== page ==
Iron ore price drops through $70

Iron ore price crashes through $70The Northern China import price of iron ore slumped on Tuesday after top supplier Australia raised concerns about the strength of demand from the country which consumes more than two-thirds of the seaborne trade.

According to data supplied by The Steel Index, 62% Fe content fines (CFR) delivered to the port of Tianjin declined 3.5% to $68.30 per dry metric tonne, trading below $70 for the first time since July. Prices are down 12% over the last two weeks. Lower grade ores tracked by MetalBulletin also fell with 58% Fe fines shipped to Qinqdao losing 4.3% in value at $42.61, a record discount to the MB benchmark.

The Reserve Bank of Australia waded into the debate about the direction of the iron ore price on Tuesday with the release of the minutes of the central bank's September meeting:
Prices were expected to fall in the period ahead because of the ongoing expansion of global iron ore supply following an extended period of strong investment

[…]China, with the world’s largest population, had reached a similar level of steel production per capita to that of industrialised economies. Iron ore prices had been supported at higher levels because of sustained strong demand for steel in China. However, prices were expected to fall in the period ahead because of the ongoing expansion of global iron ore supply following an extended period of strong investment.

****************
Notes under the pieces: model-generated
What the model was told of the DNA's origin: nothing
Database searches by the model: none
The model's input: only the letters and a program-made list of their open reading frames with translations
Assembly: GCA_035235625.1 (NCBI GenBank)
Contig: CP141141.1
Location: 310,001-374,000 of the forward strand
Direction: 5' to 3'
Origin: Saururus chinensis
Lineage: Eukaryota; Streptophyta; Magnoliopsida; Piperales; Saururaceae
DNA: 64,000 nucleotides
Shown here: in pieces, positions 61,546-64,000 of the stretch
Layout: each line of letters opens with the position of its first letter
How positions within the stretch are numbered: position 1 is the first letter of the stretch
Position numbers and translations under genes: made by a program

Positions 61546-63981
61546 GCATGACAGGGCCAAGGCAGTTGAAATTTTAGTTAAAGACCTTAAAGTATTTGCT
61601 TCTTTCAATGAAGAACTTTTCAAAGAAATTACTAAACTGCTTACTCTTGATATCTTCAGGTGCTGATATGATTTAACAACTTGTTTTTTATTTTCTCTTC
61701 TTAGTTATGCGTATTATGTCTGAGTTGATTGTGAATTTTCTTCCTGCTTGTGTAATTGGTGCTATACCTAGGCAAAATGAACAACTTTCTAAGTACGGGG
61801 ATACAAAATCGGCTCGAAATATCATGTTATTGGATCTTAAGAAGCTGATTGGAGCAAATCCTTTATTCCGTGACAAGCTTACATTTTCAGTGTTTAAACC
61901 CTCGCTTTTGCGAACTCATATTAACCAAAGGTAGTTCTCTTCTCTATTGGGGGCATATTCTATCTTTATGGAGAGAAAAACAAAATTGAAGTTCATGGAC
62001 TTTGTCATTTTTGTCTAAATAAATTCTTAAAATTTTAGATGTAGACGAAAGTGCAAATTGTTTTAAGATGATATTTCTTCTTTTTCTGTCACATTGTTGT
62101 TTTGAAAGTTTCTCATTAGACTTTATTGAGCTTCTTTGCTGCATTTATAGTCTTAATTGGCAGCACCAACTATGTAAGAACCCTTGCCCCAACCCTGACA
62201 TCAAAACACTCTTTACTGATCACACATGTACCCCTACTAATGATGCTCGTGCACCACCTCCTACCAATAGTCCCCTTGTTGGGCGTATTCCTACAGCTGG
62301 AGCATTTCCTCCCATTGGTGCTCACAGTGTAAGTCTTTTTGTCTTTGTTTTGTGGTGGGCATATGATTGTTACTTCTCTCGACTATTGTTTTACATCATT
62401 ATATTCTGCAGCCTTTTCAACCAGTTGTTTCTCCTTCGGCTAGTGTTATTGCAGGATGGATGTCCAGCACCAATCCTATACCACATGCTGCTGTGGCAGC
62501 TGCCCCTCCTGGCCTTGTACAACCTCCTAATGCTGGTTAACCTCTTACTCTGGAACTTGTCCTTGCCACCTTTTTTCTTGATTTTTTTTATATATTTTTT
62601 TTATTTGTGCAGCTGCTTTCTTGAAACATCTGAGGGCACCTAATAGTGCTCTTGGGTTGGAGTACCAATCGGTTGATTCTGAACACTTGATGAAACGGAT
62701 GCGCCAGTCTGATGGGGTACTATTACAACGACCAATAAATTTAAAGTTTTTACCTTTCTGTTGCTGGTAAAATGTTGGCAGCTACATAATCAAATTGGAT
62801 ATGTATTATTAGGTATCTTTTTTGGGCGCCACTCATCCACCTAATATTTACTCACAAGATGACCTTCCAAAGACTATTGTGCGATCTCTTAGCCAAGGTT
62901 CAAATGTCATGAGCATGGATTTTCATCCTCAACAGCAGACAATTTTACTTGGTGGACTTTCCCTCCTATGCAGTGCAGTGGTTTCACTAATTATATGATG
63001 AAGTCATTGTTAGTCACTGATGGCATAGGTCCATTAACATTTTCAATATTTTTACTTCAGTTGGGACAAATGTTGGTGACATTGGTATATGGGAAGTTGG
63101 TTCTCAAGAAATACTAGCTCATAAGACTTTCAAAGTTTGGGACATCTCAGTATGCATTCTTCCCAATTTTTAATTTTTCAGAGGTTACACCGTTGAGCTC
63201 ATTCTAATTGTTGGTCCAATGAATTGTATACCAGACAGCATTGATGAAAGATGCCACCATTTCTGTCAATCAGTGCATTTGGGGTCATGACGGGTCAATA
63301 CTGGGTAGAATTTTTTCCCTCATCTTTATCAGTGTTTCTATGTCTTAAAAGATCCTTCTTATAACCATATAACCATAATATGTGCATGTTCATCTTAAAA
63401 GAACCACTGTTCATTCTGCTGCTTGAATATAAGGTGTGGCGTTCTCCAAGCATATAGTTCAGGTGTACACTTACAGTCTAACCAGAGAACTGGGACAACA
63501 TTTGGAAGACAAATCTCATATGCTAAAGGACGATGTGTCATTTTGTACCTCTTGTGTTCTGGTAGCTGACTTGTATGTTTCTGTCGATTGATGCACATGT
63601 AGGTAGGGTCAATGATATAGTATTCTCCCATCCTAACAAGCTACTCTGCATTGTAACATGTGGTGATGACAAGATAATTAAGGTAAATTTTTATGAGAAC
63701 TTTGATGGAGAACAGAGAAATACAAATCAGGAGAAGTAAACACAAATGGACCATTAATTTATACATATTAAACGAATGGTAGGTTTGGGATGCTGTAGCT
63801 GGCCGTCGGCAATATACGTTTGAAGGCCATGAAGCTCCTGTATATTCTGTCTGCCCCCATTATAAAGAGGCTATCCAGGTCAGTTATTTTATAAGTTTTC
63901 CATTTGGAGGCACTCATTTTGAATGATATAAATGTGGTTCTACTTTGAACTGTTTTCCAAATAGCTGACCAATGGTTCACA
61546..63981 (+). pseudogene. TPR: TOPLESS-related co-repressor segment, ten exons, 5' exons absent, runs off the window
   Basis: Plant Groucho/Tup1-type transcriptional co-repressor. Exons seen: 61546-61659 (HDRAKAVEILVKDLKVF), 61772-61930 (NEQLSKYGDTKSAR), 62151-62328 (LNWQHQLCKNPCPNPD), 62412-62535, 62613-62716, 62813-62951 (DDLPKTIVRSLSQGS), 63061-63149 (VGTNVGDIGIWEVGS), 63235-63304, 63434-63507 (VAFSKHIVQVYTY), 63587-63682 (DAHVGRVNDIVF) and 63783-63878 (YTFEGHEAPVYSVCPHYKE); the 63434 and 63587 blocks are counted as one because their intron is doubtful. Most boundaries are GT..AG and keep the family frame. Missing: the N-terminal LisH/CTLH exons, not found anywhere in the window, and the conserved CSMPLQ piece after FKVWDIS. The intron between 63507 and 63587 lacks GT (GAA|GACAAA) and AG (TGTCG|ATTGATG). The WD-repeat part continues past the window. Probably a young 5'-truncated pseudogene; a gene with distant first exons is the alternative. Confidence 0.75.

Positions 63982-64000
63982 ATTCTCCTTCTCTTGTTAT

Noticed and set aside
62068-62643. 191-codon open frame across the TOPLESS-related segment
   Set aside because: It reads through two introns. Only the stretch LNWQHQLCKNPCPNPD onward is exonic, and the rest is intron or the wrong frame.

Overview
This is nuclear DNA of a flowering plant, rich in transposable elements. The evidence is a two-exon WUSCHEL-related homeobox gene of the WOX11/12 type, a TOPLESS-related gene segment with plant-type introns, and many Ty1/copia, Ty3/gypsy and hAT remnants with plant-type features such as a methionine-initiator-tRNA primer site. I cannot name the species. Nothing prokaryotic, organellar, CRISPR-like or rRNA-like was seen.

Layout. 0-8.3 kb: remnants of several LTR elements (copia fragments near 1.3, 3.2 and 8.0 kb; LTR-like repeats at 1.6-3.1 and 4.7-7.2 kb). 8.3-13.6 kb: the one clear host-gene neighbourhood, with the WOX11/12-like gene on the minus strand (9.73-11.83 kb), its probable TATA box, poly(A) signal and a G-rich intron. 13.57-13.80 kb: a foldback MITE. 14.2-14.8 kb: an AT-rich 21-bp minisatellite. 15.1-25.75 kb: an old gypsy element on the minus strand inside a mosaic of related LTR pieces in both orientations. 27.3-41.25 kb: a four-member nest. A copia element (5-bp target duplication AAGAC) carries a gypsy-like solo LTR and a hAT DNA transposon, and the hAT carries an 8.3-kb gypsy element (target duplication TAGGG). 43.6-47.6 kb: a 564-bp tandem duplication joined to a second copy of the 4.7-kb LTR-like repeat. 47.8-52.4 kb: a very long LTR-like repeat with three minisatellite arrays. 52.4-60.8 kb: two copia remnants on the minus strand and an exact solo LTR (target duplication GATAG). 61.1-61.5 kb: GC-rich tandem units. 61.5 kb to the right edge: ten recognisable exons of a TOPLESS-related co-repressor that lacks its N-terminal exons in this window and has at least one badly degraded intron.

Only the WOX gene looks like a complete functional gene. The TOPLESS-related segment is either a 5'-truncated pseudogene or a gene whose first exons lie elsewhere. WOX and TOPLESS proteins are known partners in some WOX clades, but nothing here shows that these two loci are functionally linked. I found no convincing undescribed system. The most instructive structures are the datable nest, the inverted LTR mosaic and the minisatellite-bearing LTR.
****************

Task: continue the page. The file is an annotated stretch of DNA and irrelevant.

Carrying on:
Members also noted that Chinese steel production per capita was likely to be close to its peak and that growth in Chinese steel production would not add much to global demand for iron ore in the future. Members observed that, in the longer run, there was potential for India to have a noticeable effect on commodity markets as investment in residential construction and transport infrastructure increased.

China produces as much steel as the rest of the world combined. Data released by China's steel industry association yesterday showed mills produced record tonnage for a second month straight in August.

But the rapid growth is mainly in anticipation to mandated output cuts – as much as 50% in top steel producer Hebei province – during winter months in an effort to alleviate pollution problems in large cities. That could lead to a steep drop-off in iron ore demand, particularly given that stockpiles at the country's ports remain near record highs above 130 million tonnes.

The Chinese capital is attracting particular attention from authorities as it is playing host to the 19th national communist party congress mid-October.  The gathering which happens every five years reshuffles the core leadership of the country and provides a chance for President Xi Jinping to firm his grip on the party and Chinese government.

Beijing will suspend construction of major public projects during winter to improve air quality, the official Xinhua News agency reported on Sunday. Construction of road and water projects, as well as demolition of housing, will be banned from Nov. 15 to March 15 within the city's six major districts and surrounding suburbs.